Hurricane-hit community in Honduras comes together to prepare for future climate disasters
Hurricane Mitch forced her and her family to flee their home in 1998 and “start from scratch”. But she was not prepared for the devastation wrought by back-to-back hurricanes Eta and Iota.
“The water rose unbelievably in a matter of seconds,” she recalls about the night in November 2020 when Eta brought torrential rain that caused the nearby river to rise and flood much of the area. “It was chaos inside the whole neighbourhood, and all around Chamelecón. People running, people crying, people falling down.”
“We didn’t expect or believe that the neighbourhood would be flooded,” she adds. “A lot of us were caught off guard.”
Susana fled her house with her son and her granddaughter, carrying only her purse and her documents.
They had returned to their house to start cleaning up when Iota arrived just 14 days later. “That was shocking,” she says. “There were people who hadn’t even finished taking down their things from the roof when they said that another hurricane was coming.”
Both hurricanes caused substantial damage, but the impact of Iota – the second and more severe of the two – was lasting.
“There are people who haven’t yet recovered from what happened,” says Rafael, a 57-year-old Afro-Indigenous community leader.
The streets of Chamelecón have long been controlled by criminal gangs who extort and threaten residents, pushing some to abandon their homes and search for safety.
“We didn’t expect or believe that the neighbourhood would be flooded."
Across Honduras, acts of violence, threats and forced recruitment of young people have displaced more than 247,000 people since 2004.
In the wake of the hurricanes, life in the community became even more precarious and unsafe. The flooding had destroyed workplaces that sustained households, schools where children were preparing for a better future, and parks where people gathered for community activities. In addition, some community members returned to their homes to find they had been taken over by criminal groups.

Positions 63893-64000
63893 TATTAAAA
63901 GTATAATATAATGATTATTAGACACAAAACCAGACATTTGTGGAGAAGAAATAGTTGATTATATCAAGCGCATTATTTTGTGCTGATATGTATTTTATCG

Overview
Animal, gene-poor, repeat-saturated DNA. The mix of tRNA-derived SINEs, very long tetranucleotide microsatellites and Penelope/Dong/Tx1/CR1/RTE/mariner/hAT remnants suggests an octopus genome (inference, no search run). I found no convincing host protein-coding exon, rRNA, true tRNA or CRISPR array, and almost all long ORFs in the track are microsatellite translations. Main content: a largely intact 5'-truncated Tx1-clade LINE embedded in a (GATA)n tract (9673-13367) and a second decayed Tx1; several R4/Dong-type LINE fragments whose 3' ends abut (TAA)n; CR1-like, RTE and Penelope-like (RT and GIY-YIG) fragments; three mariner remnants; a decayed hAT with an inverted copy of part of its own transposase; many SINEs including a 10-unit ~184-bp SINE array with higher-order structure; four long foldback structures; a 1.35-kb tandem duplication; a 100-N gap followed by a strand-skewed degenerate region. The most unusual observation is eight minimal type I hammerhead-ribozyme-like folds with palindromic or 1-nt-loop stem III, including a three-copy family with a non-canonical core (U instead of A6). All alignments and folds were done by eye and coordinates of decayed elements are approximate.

Entire families were forcibly displaced to other parts of Honduras while some fled to other countries to rebuild their lives.
After the storms, residents realized that the safety and security situation would only worsen as climate change made such events more frequent and extreme. They resolved to get organized and start working together to prevent and respond to future disasters.
Planning for the next disaster
The UN Refugee Agency, UNHCR, and its partner Children International were already working with communities in San Pedro Sula to prevent displacement caused by violence. Following the hurricanes, both organizations recognized the heightened risks they were facing and supported Chamelecón and seven other communities near the city to work on action plans, should disaster strike again.
Residents began by working closely with the local government and the Honduran Red Cross to form several committees made up of local volunteers, each one focused on a different aspect of preventing and responding to a disaster. The Early Warning Committee, for example, which Susana is part of, monitors the river when there is heavy rain.
“We warn, ‘Look, the river is about to rise. If you can’t bring your things up to the roof, save your lives’,” she explains.
Other committees are in charge of evacuation, first aid and logistics, which includes identifying and mapping safe spaces in the community that can serve as shelters.
“I remember when we started, we started from scratch,” says Dennis, 20, who belongs to the logistics committee. After receiving training from Children International, they now maintain a database which divides members of the community according to their needs. “When we have to give help, we have already prioritized the people who need it through the database. People are trained in what to do when the rains start.”
Collaborative approach yields results
Meanwhile, UNHCR has carried out work to rebuild and refurbish community spaces such as the park, the library and a community centre. Equipment for responding to a disaster, such as helmets and shovels, has also been distributed.
When Hurricane Julia threatened to bring further destruction to the community in October 2022 “we already had an action plan strategy,” says Dennis. “The first thing we did was go to the communities to warn them; we already had the safe spaces; we already had the keys in advance.”
Fortunately, the storm dissipated, but “it tested us, and I think it was very satisfying,” says Dennis.
Although climate change continues to threaten communities like Chamelecón that are also impacted by violence, the residents’ collaborative approach and careful preparations are powerful tools against future challenges.
“Now the community is prepared,” says Rafael. “Each one of us works together so we’re ready to act before any disaster occurs.”
*Name changed for protection reasons
“There are people who haven’t yet recovered from what happened."